Stealing Azure Key Vault Secrets With Azure Managed Identities

When doing Azure penetration testing, one of the prevalent ways to get initial access or escalate privilege is by finding credentials. Credentials on GitHub, in blobs, on disk, in runbooks, and even in key vaults like we discussed in the previous article.

In this article we will see how managed identities can dramatically reduce the risk of a penetration tester finding credentials lying around. At the same time the risks they carry when compromised.


  • For service-to-service communication, Microsoft recommends using Azure managed identities
  • AIMS allows for these IDs to retrieve tokens without authentication
  • A user can use these tokens to act on behalf of these IDs and behave maliciously
  • Depending on the RBAC assigned to the identity, the user can access resources, read secrets, etc.

When user accounts are not recommended

When resource-to-resource communication is required, in on-prem active directory, we’re used to utilizing service accounts. In Azure the alternative could be one of three:

  1. Managed identity
  2. Service principal – using app registration or enterprise apps
  3. User account

The least secure is the user account. This leaves us with two options, service principal and managed identity.

Figure 1 User accounts not recommended

Hassle of Service Principals

Although service principals are an option, they come with their own baggage. Usually, the lifecycle of a service principal goes something like this:

Create SP > Grant permissions > Set credentials > Store credentials

And if you’re vigilant, you add: Rotate credentials > Clean up credentials > Delete SP

Unfortunately, in Azure penetration testing, it’s discovered that often the cycle stops at the “Store credentials” phase. It’s rare to see SPs with rotating credentials and rarer to see SPs cleaned up or removed when they’re no longer needed.

Azure Managed Identities

This is where managed identities come in. There is no secret or certificate that we must store or worry about. Plus, we can assign RBAC to managed identities like we do with any other user or group to tightly control what they can and cannot access.

Managed identities come in two flavors.

System Assigned Managed Identity (SAMI)

  • SAMI has a lifecycle attached to the resource. If the resource is deleted, the SAMI is deleted too.
  • SAMI can be used by one resource. And a resource can have one SAMI.
Figure 2 System assigned managed ID

User Assigned Managed Identity (UAMI)

  • Created by the user, as a new resource in AAD
  • UAMI is then assigned to a resource or multiple resources
Figure 3 User assigned managed ID

ID to Key vault

In our example, we have multiple Azure VMs that need access to a key vault secret. The key vault secrets are protected by RBAC as we have seen in the previous article. Since it’s going to be multiple VMs accessing secrets, it’s best to create a user assigned managed identity like the one above.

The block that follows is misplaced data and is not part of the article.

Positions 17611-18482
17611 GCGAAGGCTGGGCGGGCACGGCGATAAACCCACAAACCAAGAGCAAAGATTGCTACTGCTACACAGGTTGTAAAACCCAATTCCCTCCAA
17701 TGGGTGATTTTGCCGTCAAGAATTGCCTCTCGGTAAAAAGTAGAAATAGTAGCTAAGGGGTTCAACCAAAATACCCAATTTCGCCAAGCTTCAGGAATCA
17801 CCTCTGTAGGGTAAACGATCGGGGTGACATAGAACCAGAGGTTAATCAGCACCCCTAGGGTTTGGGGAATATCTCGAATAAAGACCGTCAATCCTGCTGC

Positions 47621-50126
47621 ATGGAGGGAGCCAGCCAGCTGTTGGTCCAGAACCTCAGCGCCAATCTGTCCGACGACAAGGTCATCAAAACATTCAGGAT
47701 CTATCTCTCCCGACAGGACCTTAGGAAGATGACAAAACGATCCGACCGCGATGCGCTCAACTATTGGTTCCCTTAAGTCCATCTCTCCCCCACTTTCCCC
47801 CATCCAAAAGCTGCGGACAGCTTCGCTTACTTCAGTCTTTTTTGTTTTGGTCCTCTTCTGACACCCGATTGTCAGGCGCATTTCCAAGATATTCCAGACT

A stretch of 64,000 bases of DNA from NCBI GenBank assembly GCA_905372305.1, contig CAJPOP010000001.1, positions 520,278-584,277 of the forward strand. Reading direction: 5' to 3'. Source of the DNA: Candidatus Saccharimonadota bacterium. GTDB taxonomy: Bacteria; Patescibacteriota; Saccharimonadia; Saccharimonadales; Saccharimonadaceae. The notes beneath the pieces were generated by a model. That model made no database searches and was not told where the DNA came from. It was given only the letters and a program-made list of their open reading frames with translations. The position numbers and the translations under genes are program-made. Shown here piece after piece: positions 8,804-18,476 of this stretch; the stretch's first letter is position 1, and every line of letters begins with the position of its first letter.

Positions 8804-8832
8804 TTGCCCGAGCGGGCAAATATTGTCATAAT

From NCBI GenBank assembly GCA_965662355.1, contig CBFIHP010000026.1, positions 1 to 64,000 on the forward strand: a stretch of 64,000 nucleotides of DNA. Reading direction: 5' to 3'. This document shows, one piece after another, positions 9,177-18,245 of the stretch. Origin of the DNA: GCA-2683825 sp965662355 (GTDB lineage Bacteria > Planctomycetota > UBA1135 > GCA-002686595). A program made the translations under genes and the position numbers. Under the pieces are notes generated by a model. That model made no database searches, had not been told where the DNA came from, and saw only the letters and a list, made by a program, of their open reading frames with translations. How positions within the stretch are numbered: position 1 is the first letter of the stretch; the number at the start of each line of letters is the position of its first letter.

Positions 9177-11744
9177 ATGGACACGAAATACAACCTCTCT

We then assign permissions for the identity, scoped to the necessary secrets.

So far, this looks tightly secure!

  • We have one managed identity, managed by Azure.
  • The managed identity has no passwords for us to worry about.
  • The ID can only access a specific set of secrets.

Putting our Azure penetration testing hats on, we must ask ourselves, is it possible to compromise a managed identity? And if possible, can we use it to access the key vault secrets?

Figure 4 RBAC For UAMI

Azure Instance Metadata Service

Azure Instance Metadata Service (AIMS) is a service used to configure and manage Azure VMs. It is available, and accessible by all running instances of VMs. In essence, it’s a REST API accessible at However, it’s important to note that access to the API is unauthenticated. In other words, anyone using the VM, with the manged identity, can trigger an API call to AIMS.

One of the API calls could be requesting for a token. And since the VM has a manged identity attached to it, the token will carry the identity’s context.

Here is what is looks like.

Figure 5 Getting management token from AIMS

What this will allow us to do during Azure penetration testing is to authenticate using the newly acquired token, thus impersonating the managed identity.

If you recall, the identity has been assigned permission to certain key vault secrets, which we can now list. But we still need another type of token to access the vaults.

Key vault secrets

AIMS can also be used to request tokens to access the key vault. Here is what it looks like.

Figure 6 Getting vault token from AIMS

From there on, our Azure penetration tester will proceed to list the resources the managed ID has access to, including the secret value.

Figure 7 Revealing secrets from Key vaul

Azure system assigned and user assigned managed identities are convenient replacement for traditional user accounts and service principals.


However, if the resource using the identities is compromised, the identities can be abused to request tokens. This allows the user to act on behalf of the identity.

Depending on what permissions are assigned to the identity, the penetration tester or malicious actor can access sensitive resources like vault secrets.